Hosea Williams, local and national Civil Rights leader, speaks about the compassionate community response seen in Sunday Mass Meetings that helped Savannah residents maintain their successful months long boycott against white businesses.

The Beginnings of the Boycott: Newspaper Article

NAACP Sunday Mass Meeting
"NAACP Slaps Easter Bunny at Mass Meeting"

From Vol 14 The Herald April 2, 1960

Nearly two thousand enthusiastic Negroes filled to overflowing the vast auditorium of the Greater St. James A.M.E. Church for the third mass meeting of the NAACP in support of economic freedom. The twenty-five young persons arrested and subsequently tried in City Police Court were on hand for introduction, as well as the group picketing downtown stores in protest of the lunch counter affair.

Hosea Williams, who has been acting chairman of the association’s committee of legal redress drew a pledge from all present that they would withhold all Easter purchases from downtown stores, in an effort to realize full integration of all facilities offered by these stores. Williams urged that everyone recognize picket lines formed by the association at downtown stores and not enter the store for any purpose.

The appeal for funds for legal action brought a public collection of more than seven hundred dollars and a number of NAACP memberships that represented both new members and increased donations on old memberships. The two hour session also heard in addition to Wesley W. Law and Williams, Charles Daley, president of the Savannah Youth Council of the NAACP, who expressed doubt the bi-racial committee formed by the Mayor. Daley humorously stated that unless given complete freedom, he would prefer “a nice funeral.”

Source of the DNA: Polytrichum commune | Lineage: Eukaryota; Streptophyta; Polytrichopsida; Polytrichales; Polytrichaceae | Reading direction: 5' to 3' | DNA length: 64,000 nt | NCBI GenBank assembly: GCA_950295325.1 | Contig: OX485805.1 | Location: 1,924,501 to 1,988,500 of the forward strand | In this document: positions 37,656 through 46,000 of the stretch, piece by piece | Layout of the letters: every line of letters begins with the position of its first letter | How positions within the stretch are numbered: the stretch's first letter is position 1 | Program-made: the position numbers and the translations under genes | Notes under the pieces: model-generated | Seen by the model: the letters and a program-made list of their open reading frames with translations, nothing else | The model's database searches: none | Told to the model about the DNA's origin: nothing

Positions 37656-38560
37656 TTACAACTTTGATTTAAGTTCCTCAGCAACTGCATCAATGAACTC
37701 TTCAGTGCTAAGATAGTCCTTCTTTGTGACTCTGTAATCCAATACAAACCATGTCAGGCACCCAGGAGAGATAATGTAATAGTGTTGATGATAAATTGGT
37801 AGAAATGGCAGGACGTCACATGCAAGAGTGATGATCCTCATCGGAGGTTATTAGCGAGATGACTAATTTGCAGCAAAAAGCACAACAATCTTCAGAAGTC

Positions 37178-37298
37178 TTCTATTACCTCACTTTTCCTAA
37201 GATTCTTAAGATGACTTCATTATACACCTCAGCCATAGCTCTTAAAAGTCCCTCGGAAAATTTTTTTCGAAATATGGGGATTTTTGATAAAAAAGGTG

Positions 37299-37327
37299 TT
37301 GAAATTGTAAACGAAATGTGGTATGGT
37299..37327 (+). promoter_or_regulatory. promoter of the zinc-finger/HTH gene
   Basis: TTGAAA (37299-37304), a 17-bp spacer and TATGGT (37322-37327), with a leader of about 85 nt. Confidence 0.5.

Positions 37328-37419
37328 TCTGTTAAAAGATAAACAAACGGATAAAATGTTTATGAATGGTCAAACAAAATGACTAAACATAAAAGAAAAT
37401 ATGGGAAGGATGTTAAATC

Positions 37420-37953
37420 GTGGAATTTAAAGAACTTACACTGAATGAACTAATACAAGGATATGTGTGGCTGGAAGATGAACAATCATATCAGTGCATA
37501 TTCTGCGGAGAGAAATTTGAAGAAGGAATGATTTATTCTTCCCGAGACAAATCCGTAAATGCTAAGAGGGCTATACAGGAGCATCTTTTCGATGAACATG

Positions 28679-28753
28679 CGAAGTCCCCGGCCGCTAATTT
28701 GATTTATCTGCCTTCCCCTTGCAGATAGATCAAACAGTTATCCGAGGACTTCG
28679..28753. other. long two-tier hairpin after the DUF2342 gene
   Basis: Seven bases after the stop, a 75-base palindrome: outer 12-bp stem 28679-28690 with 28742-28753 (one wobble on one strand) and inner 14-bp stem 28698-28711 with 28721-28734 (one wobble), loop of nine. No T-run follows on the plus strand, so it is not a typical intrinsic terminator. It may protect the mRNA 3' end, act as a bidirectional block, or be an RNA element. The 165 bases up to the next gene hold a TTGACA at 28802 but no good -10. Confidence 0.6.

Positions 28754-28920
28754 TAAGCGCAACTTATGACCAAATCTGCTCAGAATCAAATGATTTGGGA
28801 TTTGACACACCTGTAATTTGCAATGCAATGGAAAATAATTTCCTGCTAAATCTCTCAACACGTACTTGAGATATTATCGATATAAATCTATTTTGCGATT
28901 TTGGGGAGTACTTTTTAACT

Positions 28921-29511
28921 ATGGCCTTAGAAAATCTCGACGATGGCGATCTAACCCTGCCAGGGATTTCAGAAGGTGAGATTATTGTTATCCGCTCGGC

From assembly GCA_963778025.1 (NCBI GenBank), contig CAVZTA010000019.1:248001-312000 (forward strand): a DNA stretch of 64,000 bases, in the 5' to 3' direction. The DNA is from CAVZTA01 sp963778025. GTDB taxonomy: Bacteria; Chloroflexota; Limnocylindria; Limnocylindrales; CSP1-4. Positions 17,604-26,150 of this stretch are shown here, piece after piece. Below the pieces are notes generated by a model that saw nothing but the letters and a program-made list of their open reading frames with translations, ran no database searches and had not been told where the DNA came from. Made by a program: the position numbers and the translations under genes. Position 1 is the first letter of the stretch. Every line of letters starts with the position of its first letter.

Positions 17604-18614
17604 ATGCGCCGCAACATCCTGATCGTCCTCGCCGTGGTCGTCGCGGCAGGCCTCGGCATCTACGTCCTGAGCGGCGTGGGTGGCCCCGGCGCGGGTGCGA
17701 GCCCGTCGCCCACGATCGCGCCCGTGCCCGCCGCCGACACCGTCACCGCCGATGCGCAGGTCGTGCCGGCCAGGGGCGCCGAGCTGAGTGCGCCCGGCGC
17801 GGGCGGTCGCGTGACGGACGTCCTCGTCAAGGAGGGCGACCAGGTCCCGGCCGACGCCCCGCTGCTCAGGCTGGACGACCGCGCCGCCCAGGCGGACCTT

Take a trip into archives of the Museum and read a newspaper article from The Herald, a local Black-owned paper, published on April 2, 1960. The article announces the “call to action” to Boycott downtown Savannah stores, during a Mass Meeting at the Greater St. James A.M.E. Church.

Mass Meetings were community events organized by the local NAACP at churches throughout the Black community. They were an important resource of news from recent developments in the Civil Rights Movement.

The warm social atmosphere of the events also helped to strengthen the resolve of community members as they continued their struggle against the segregation of Jim Crow era Savannah laws.


1) Who was Hosea Williams?
2) What is the “call to action” Williams makes during the Mass Meeting?
3) Did the economic boycott of Savannah’s downtown stores have an impact? Could this happen today and would it be as effective?